A few nights ago, I went with some friends to see the latest superhero film, Justice League. As a rule, I find this genre of movies rigidly formulaic and not terribly interesting, but my wife tells me that I’m not supposed to be antisocial so I went along for the ride. Also, I figured that no matter how awful the movie was, I would at least have the pleasure of listening to Jeremy Irons deliver a few lines. Read more
I returned to work from holidays today to find two artifacts in my church mailbox: pair of socks and a book. Church mailboxes can yield the strangest discoveries. I was perplexed by the socks (my kids probably left them somewhere?) and delighted by the book. It was a book of poetry and woodcut prints entitled “Prophet, Priest, and King” and collaboratively produced by Chris Stoffel Overvoorde, an American artist, and Martin Oordt, a poet who taught for years at our local university before passing away in 2011. The book is a series of visual and poetic explorations and snapshots of Old Testament characters who anticipated, imperfectly, haltingly, partially, the final prophet, priest and king, Jesus Christ. Read more
Yesterday morning began with a heavy fog. Heavy and portentous, as it turned out, because my day matched the weather outside. Foggy, dull, grey. It was one of those days where it’s difficult to summon the energy to contribute anything of value to the world. Days when it feels like a victory to make it to bed time without causing a fight or forgetting something or failing someone. Days when a kind of uncreative lethargy moves unbidden into the living room, kicks off its shoes and rudely puts its feet up on the table. Read more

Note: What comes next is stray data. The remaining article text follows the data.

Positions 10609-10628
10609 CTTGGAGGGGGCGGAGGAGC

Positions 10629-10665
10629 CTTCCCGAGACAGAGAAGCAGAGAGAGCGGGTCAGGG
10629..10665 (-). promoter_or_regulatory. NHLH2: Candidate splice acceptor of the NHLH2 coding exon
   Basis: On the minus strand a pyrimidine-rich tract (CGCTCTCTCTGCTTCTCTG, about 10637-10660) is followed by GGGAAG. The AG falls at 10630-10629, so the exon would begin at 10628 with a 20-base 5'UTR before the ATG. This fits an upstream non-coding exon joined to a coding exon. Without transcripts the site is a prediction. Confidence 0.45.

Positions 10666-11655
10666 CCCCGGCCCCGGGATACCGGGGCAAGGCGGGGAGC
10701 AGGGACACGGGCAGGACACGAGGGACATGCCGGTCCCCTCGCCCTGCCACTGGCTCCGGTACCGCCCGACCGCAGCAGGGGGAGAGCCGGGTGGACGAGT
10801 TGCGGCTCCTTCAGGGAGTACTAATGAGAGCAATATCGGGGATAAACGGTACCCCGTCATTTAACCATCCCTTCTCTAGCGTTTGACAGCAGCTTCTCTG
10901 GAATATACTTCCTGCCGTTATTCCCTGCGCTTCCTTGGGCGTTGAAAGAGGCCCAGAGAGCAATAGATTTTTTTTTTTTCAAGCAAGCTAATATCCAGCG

People like to give pastors things to read, I am discovering. Hardly a week goes by without an article or a book appearing on my desk or church mailbox, or a link in my inbox. You should really read this, pastor! A quick survey of the accumulated suggestions of the past week or so reveals an article on the history of Mennonites in southern Alberta, a book about the “battle” against same-sex marriage, a review of a book about dying well, promotional material for an educational institution, and an expose of the Alberta tar sands. Oh, and a drawing of Sponge Bob with “Happy Early Easter!” written beside it that showed up after church on Sunday. It’s not just the grown ups who like to leave things in my office, evidently. Read more
Poetry doesn’t tend to agree with me. Or, more precisely, I don’t tend to agree with it. I’m too linear or dully rationalistic or unimaginative or… Too, well, something. Or, perhaps, not enough something. I so often just don’t get it. I read a poem (or, more likely, a few lines from a poem), scratch my head, struggling to decipher “the meaning” of the strange words and patterns, the unfamiliar arrangements of syllables and syntax on the page, furrow my brow, read harder, more determinedly, try, try again, and then retreat, defeated, tail between my legs, to the safety and predictability of prose. Poetry so often seems like a gleaming city I have never visited filled with sights and sounds that are destined to forever remain inaccessible to this provincial boy. Read more